Today’s economy is the opportunity of a lifetime for risk-taking tech companies. The intense economic pressure on all firms is forcing IT organizations to rethink infrastructure and vendor choices.
If you’ve got an innovative product that cuts costs you’re only half way there. Because if you play the game the way the big boys do, you’ll lose.
That’s the topic of the latest Malcolm Gladwell article How David beats Goliath.
David vs Goliath
In a great story – almost as good as the later David, Bathsheba and Uriah, but without the “R” rating – the shepherd boy David steps up to meet the enemy champion Goliath. He wins by using his own weapons and an aggressive strategy.
This – and a great story about a girl’s basketball team who’s full court press let them beat much stronger teams – makes the article’s point:
The political scientist Ivan Arreguín-Toft recently looked at every war fought in the past two hundred years between strong and weak combatants. The Goliaths, he found, won in 71.5 per cent of the cases. That is a remarkable fact. Arreguín-Toft was analyzing conflicts in which one side was at least ten times as powerful—in terms of armed might and population—as its opponent, and even in those lopsided contests the underdog won almost a third of the time.
. . . What happened, Arreguín-Toft wondered, when the underdogs likewise acknowledged their weakness and chose an unconventional strategy? . . . In those cases, David’s winning percentage went from 28.5 to 63.6. When underdogs choose not to play by Goliath’s rules, they win, Arreguín-Toft concluded, “even when everything we think we know about power says they shouldn’t.”
The full court press
What are a small company’s chief advantages?
- Focus. You do one thing well and you always remind everyone in the industry of that. Your top people are thinking about this every day – their top people aren’t.
- Agility. You can change your messaging rapidly because you don’t have hundreds of field people to train or dozens of brochures to reprint. Your product is what it is – how you present it can quickly change based on customer feedback or new trends.
- Boldness. You can pick a fight with the biggest vendor and there is almost no way you’ll lose. They have other products and initiatives competing for senior management’s time – you don’t. If they ignore you people wonder why. If they don’t, people also wonder why.
- Scale. You can scale smaller than a big company – going after niches that can’t support their overhead. Just don’t fall in love with it if you want to grow large.
- Strategy. With some insight and competitive knowledge you can get inside your competitor’s head and tweak them hard: highlight their product weak points; critique their market strategy; highlight their bad news; question their silence; and work with other firms that don’t like your competitor.
Oops: the flip side.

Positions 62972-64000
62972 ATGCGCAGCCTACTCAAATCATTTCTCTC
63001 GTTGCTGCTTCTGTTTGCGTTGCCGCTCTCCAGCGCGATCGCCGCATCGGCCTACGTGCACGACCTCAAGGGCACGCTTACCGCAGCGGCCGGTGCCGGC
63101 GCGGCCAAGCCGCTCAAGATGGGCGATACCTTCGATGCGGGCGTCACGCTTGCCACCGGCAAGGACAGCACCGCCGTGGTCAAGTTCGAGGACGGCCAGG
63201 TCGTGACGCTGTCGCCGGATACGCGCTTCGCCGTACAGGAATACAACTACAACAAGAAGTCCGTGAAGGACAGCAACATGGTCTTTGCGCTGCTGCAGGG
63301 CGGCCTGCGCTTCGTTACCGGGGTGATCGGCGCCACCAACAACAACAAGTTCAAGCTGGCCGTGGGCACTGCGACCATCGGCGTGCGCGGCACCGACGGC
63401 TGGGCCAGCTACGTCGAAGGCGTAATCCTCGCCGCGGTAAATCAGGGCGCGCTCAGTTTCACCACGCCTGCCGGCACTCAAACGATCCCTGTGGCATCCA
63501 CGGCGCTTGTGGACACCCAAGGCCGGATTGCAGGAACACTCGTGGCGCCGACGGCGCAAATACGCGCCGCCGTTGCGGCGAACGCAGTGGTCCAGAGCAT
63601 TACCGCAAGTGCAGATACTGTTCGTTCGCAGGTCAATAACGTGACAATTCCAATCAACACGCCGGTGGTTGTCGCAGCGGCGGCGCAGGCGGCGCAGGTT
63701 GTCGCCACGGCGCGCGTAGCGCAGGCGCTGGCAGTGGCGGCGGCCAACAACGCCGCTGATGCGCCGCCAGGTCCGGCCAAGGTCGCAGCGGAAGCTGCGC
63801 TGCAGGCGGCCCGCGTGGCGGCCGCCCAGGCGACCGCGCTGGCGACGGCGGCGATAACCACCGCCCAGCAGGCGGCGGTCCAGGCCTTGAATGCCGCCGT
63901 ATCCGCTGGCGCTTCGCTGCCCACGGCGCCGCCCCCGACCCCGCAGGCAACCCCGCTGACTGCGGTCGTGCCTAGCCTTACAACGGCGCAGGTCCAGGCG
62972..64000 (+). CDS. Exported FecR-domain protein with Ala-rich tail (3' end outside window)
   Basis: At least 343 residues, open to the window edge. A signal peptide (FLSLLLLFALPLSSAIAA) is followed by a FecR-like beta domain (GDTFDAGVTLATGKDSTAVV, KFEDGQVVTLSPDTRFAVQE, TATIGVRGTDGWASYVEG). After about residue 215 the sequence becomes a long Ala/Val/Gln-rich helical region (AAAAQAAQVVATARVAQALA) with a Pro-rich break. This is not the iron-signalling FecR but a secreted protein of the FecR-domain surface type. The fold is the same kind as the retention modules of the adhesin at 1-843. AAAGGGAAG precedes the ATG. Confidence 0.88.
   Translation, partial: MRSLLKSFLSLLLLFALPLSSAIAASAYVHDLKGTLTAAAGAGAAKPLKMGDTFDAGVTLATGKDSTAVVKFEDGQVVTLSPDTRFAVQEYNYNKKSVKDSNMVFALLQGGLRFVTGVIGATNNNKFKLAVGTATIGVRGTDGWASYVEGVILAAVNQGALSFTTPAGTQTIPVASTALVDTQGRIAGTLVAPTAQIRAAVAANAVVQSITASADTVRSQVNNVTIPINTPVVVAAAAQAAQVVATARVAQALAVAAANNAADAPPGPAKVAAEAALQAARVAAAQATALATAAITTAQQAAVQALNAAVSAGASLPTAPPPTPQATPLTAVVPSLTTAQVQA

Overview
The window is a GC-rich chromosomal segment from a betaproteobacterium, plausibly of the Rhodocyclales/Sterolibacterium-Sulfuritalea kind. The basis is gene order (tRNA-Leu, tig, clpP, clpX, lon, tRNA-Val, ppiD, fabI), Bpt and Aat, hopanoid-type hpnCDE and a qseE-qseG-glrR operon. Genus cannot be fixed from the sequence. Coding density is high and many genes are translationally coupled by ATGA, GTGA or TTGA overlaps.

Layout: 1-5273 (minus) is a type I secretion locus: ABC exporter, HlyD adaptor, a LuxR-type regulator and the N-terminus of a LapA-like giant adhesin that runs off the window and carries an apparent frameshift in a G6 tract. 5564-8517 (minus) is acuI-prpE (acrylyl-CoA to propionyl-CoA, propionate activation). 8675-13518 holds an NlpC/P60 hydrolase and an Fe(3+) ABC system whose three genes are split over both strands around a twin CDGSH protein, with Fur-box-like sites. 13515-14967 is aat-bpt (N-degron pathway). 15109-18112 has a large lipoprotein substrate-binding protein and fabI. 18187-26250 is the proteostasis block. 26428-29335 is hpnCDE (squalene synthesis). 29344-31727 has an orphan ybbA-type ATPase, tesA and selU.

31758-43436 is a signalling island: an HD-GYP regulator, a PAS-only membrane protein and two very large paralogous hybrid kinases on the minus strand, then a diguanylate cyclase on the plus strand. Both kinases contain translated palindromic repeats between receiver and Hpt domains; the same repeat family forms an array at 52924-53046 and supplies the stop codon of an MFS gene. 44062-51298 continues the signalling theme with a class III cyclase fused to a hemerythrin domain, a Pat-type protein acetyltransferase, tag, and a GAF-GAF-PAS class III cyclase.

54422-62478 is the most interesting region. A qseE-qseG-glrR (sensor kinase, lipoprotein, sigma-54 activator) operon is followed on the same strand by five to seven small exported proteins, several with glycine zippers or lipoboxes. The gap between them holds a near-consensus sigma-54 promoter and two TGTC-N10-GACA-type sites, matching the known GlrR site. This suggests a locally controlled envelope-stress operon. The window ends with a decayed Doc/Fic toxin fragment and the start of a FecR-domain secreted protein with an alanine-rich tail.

But 2/3rds of small storage companies don’t win. Why?
- Uncertainty. Storage is a horizontal technology. However, a small company can’t go after several verticals at once. Go narrow and deep. Pick a vertical where your added value is the most compelling – based on what customers tell you – and build a defensible and profitable base.
- Slow. When you aren’t focused there are a dozen things competing for your attention – and a dozen reasons why your costly sales force isn’t closing a higher percentage of deals. And you aren’t clear on your target customers and what they want, nor how to find them. Result: unprofitable wheel spinning, scattershot marketing and a burn rate that eats you alive.
- Fear. With a win here and a win there, but a high percentage of lost deals, you can’t focus and worse, begin to fear that you have to go after several verticals. Then you’re doomed.
- Losing the way the big boys win. You may think, for example, that Gartner will pimp you after you buy studies and analyst input – but they won’t say anything nice about you until their enterprise customers say it first. The magic quadrant is a feel-good moment but what is much more important is what customers say about you.
- Tactics. Strategy development and discipline is hard work – easier to focus on the next feature or the web site revamp because they feel like progress. Even when you’ve got the right strategy there’s a 6 month lag before you start seeing results – and the doubters and the naysayers will be whispering poison in your ears.
The StorageMojo take
It’s always easier to lose doing things the expected way. Who can fault you? And even when you go the David route and vastly improve your chances you can still lose.
That’s the risk with bringing in the wrong big-company guys. Too many are devoted to the big company forms and rituals and aren’t able to think like a guerilla.
It sounds like fun, but for most marketing people and almost all engineers it’s hard because it’s new. But if you play the big boy’s game you’re likely to get crushed.
Which isn’t fun at all.
Courteous comments welcome, of course. Even Steve Ballmer realizes – finally! – “We need to be more disruptive in search.” Microsoft: biggest underdog in the industry.